Highly recommended.

 

 

Why Putin Has His Way with Europe

By Jay Holmes

This past February, Russian Dictator Vladimir Putin ordered his intelligence and military services to invade Crimea in the Eastern Ukraine. Western governments loudly condemned Russia’s aggression, but practical responses have been limited to minor economic sanctions and visa restrictions against major Russian supporters of Putin.

In predictable fashion, Putin responded with symbolic bans on U.S. involvement in Russian energy development. Neither Western responses nor Putin’s counter-measures count for much in the short term. However, in the long term, Russia wants the oil and gas fracking technology that U.S. companies dominate. To get that, Putin is betting that the West will forget about Russian aggression in Ukraine as quickly as it forgot about the Russian invasion of Georgia in 2008.

 

Poster on Rustaveli Avenue, Tblisi, Georgia, 2008 Wikimedia Commons, public domain

Poster on Rustaveli Avenue, Tblisi, Georgia, 2008
Wikimedia Commons, public domain

 

Thus far, there are striking similarities between the Georgian and Ukrainian invasions.

In 2008, Georgia, like the Ukraine of 2014, was expanding its economic and cultural ties with the West while reducing its trade with Russia. That year, Putin quickly seized Georgian territories where there was a significant Russian speaking population. Then he moved more military assets to the Georgian frontier than Russia needed for the intended operations. The propaganda campaign projected an image of Putin’s wild popularity across all segments of Russian society and total approval of his aggression in Georgia. Georgia seemed to be on the brink of complete absorption by Russia.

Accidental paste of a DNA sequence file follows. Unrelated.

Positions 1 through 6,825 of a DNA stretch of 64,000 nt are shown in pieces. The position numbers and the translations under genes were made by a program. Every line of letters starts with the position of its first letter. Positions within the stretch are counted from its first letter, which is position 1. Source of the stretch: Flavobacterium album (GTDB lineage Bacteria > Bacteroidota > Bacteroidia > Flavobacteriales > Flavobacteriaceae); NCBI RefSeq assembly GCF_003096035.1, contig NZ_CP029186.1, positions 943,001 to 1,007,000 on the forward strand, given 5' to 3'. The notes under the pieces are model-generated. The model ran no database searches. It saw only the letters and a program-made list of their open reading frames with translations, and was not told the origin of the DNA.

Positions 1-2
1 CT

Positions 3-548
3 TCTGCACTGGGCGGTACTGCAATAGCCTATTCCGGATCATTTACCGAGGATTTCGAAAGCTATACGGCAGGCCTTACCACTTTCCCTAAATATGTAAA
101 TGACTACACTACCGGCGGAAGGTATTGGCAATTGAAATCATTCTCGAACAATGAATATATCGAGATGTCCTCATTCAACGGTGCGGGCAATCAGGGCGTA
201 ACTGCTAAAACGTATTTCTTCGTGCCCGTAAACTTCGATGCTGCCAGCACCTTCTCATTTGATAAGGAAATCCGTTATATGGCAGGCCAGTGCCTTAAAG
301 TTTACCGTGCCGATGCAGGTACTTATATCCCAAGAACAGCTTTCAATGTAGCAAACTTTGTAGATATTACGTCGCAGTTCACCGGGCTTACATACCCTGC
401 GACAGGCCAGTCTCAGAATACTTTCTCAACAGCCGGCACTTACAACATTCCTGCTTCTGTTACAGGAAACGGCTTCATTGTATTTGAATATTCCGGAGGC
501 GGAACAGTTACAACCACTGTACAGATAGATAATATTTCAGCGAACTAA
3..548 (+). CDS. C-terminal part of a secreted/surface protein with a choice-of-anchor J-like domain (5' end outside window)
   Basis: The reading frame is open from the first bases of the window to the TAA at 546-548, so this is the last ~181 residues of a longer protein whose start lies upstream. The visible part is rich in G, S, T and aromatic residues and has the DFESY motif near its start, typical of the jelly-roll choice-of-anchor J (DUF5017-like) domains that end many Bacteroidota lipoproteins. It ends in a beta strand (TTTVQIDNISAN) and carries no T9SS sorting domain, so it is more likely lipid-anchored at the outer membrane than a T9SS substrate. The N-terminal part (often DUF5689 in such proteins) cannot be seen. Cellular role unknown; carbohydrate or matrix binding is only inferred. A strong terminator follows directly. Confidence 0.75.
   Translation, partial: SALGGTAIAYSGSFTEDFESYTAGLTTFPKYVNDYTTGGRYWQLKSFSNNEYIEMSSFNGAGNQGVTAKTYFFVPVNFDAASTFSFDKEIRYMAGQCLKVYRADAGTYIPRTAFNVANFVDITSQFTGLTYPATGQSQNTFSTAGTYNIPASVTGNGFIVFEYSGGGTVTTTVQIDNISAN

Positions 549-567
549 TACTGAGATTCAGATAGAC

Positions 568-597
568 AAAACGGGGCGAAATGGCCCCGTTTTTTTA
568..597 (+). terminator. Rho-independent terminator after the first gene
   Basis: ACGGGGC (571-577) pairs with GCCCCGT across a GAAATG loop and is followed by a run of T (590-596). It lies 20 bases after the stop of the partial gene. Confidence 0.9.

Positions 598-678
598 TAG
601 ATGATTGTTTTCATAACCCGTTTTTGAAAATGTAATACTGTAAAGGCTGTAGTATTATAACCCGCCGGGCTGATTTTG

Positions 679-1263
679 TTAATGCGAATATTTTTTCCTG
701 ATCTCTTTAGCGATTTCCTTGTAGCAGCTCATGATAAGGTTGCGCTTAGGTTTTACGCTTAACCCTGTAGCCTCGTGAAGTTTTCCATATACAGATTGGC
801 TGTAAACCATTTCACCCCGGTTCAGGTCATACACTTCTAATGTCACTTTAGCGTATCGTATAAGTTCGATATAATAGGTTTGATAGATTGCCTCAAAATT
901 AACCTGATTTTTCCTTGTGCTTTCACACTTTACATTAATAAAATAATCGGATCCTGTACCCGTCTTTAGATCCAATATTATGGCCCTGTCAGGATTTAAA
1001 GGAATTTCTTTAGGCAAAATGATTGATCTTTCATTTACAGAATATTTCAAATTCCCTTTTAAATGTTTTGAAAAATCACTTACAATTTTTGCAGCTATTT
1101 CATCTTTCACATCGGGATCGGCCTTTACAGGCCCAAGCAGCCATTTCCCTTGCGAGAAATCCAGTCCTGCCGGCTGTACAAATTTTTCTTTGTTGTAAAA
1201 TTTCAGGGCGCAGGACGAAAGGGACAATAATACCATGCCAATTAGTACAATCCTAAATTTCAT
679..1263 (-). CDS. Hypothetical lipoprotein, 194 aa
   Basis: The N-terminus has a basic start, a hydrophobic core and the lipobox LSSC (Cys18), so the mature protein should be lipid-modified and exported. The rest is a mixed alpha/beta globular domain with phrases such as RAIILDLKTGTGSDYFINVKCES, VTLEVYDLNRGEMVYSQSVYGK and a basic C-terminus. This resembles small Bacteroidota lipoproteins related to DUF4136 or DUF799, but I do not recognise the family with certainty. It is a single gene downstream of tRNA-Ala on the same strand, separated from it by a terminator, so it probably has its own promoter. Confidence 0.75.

The West enacted economic sanctions and demanded that Russia withdraw. Putin then announced that his army was withdrawing from Georgia, but, in fact, his army enforced an annexation of Georgian territory. Once it appeared that the crisis was de-escalated, the West quickly rescinded the economic sanctions. Putin got what he wanted and suffered nothing for forcibly annexing part of Georgia.

In Ukraine, we see Putin once again employing this same basic strategy that worked so well in 2008. The Ukrainian people made it clear that they did not want closer economic and political alliances with Russia in exchange for promised Russian financial aid. Protests mounted, and the Russian backed Ukrainian President Viktor Yanukovych fled to Russia. Russia responded by sending special forces to invade and seize Ukraine’s Crimean peninsula.